196-200: Dr.No, From Russia, Goldfinger, Thunderball, Live Twice

James Bond has never been my so-called thing, but I remember really liking some of these movies as a kid. So with the release of Skyfall, which I did not very much like, I decided to watch all the James Bond movies in chronological order, because also there still are some blank spots in the world’s most favorite secret agent. By now I have watched the first five installments. Here’s in a nutshell what I thought about them.

196: Dr. No

dr-noI had never really finished watching Dr. No. I just didn’t find it all that interesting. And that sentiment didn’t exactly change when I watched it this time. I found it all to be incredibly silly with James Bond being more misogynist than I remembered from earlier viewings. The whole concept of Dr. No sitting on this “cursed” island waiting to exact his punishment on the American space program, all the while being protected by an armored tank disguised as a fire spewing dragon was a little bit too much for me. I have never read any of the Fleming books and I expect them to be just as silly.

197: From Russia with Love

from-russia-with-loveThis is where the real spy series takes off in my opinion. As a direct sequel to Dr. No it handles with the aftermath of everything that transpired in that far off island in the Caribbean. This time the Russians are brought into the mix with some honest to God spying going on. Plus we get trained assassins, great fights and nice gadgets. And we see Bond’s womanizing ways being used against him for the first time. I found From Russia with Love to be a much more mature movie than Dr. No with less silliness and more spy fun.

198: Goldfinger

goldfingerWith Goldfinger the series departs the SPECTRE storyline for a while (because Thunderball was still mired in legal troubles) to pursue Auric Goldfinger and his outlandish henchman Oddjob. Bond has to prevent Goldfinger from robbing Fort Knox in a strange but exhilarating raid on the highly defended facility in Kentucky. There is a lot about Goldfinger that is just as implausible as anything seen in Dr. No, but it bothered me a lot less here. For example, why would Goldfinger keep his most annoying adversary so close while planning the largest robbery in history? Well, probably to be able to utter the iconic line “No, Mr. Bond. I expect you to die!” I had not seen Goldfinger before (except for some of the iconic imagery) and I must say I enjoyed it quite a bit.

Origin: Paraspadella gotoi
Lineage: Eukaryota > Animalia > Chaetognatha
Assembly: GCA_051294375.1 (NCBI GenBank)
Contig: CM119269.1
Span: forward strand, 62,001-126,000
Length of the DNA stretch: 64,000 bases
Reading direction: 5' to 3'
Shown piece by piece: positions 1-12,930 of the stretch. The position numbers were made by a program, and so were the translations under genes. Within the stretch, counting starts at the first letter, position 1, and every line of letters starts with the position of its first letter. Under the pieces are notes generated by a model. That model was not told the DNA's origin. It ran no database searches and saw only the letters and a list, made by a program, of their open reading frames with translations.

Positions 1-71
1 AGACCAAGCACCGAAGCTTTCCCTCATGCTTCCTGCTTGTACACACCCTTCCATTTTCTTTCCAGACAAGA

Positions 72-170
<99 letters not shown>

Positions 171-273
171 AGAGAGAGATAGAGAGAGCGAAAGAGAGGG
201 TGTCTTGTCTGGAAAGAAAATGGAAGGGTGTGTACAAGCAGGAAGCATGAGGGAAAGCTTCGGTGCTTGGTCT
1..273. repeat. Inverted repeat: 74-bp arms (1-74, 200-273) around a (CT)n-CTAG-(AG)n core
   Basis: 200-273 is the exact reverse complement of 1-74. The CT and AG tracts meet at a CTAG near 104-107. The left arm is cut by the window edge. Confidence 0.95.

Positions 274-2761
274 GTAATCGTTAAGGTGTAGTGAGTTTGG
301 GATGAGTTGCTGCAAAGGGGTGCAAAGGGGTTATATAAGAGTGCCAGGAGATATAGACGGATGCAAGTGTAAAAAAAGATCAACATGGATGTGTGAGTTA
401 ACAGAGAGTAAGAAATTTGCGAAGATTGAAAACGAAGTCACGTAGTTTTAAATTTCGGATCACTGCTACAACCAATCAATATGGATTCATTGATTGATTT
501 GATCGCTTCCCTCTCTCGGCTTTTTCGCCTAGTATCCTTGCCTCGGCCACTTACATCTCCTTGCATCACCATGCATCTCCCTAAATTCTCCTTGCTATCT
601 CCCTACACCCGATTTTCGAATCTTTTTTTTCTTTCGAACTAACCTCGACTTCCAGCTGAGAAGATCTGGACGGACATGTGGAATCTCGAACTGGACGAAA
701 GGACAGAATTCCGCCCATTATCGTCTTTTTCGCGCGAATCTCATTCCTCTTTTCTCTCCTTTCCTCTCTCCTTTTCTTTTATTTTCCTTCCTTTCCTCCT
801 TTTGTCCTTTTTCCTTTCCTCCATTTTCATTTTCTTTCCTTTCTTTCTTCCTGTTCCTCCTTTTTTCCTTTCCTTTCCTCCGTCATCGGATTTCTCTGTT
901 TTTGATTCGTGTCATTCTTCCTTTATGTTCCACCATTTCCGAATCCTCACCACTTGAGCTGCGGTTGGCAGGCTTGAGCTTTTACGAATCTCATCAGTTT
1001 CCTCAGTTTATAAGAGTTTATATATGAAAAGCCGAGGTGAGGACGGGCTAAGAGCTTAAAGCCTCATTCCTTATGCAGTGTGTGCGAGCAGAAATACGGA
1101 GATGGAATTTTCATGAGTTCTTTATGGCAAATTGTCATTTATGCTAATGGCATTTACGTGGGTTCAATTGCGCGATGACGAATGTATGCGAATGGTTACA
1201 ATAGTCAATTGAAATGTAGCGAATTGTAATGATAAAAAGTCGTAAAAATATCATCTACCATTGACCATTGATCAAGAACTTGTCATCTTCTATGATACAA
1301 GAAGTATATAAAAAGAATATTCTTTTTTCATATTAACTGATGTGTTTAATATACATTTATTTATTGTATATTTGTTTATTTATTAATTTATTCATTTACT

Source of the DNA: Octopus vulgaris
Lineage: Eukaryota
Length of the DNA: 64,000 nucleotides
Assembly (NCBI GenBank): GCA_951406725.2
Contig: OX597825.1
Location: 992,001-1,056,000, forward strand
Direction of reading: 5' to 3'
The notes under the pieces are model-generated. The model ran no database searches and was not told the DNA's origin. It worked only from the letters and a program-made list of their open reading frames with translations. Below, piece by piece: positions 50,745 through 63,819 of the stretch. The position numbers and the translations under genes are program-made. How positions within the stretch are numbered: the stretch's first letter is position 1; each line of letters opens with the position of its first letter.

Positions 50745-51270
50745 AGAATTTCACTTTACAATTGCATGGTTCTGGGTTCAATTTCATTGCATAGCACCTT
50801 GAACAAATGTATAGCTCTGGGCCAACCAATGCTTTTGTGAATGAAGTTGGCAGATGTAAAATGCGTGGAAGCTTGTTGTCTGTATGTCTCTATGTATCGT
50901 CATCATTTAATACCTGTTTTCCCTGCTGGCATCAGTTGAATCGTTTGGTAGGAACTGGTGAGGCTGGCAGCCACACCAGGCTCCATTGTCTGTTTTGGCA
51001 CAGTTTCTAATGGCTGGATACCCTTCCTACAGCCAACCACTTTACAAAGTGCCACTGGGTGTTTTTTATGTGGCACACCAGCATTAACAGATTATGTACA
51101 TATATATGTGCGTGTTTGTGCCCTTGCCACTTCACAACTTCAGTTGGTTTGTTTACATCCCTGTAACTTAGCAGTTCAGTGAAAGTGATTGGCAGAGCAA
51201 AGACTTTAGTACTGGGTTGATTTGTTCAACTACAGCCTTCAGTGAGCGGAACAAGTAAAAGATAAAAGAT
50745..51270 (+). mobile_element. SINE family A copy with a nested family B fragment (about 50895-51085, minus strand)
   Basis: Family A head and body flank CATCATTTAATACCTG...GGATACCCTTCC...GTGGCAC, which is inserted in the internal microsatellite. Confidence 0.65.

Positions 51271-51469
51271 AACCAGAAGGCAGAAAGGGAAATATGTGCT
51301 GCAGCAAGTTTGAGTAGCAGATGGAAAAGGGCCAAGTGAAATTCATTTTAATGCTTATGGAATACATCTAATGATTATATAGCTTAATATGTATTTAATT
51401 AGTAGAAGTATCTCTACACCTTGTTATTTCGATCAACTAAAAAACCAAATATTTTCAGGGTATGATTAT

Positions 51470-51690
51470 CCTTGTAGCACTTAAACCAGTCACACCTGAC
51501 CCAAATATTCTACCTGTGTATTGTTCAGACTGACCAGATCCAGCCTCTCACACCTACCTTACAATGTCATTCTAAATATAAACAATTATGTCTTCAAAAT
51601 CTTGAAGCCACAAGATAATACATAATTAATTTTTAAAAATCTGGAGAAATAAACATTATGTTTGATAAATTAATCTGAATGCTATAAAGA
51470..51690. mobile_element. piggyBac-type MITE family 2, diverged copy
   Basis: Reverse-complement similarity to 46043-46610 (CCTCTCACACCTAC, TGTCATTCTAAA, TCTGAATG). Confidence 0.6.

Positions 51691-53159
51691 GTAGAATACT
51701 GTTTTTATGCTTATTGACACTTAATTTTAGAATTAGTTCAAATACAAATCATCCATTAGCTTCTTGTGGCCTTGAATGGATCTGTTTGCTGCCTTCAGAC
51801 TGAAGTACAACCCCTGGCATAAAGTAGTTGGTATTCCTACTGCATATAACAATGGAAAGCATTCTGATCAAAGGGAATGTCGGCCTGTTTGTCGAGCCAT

199: Thunderball

thunderballWith the success of the first installments it is clear that with Thunderball the production got a little bit out of hand. It starts with Bond’s use of a jetpack to escape a castle to drive off in his trusted Aston Martin. Than a surgically altered pilot hijacks a British airplane with two nuclear bombs on board, crashes it into the ocean where divers remove the bombs and camouflage the airplane. After a run-in with the beautiful Domino Bond is captured and he escapes again. He finds the downed airplane and he discovers a plan to destroys Miami Beach. A huge underwater battle ensues, Bond kills the bad guy and escapes with the girl. Sounds pretty conventional for a Bond movie, right? Yes, if only it didn’t take to looooooooong to get where it is going. I believe the director Terence Young had something to prove after not having directed Goldfinger. The result is a movie that is surely about thirty minutes too long. Also Sean Connery is noticeably getting tired of playing this popular character, which is understandable because he had been churning one of these movie out every year at this point. I found Thunderball anything but a pleasure to watch.

200: You Only Live Twice

you-only-live-twiceWhen I was about ten years old I remember going to a friend’s birthday party where they had rented You Only Live Twice for us to watch. I was hooked from the first frame to the last frame. Rewatching this fifth installment I can certainly see why my ten-year-old self would fall in love with this movie. Space battles, vicious ninja, a volcano lair, a faked death, huge rockets and Little Nellie. What’s not to love? Well, as an adult I didn’t exactly take to You Only Live Twice as I once did. The production is still lavish and inviting, but the story is so full of holes and (even by Bond’s standards) stupidity that it sucked the fun out of it for me. Add to that the ridiculous transformation Bond goes through to become “Japanese” and I was done with You Only Live Twice. I’m sure my kid will live it eventually.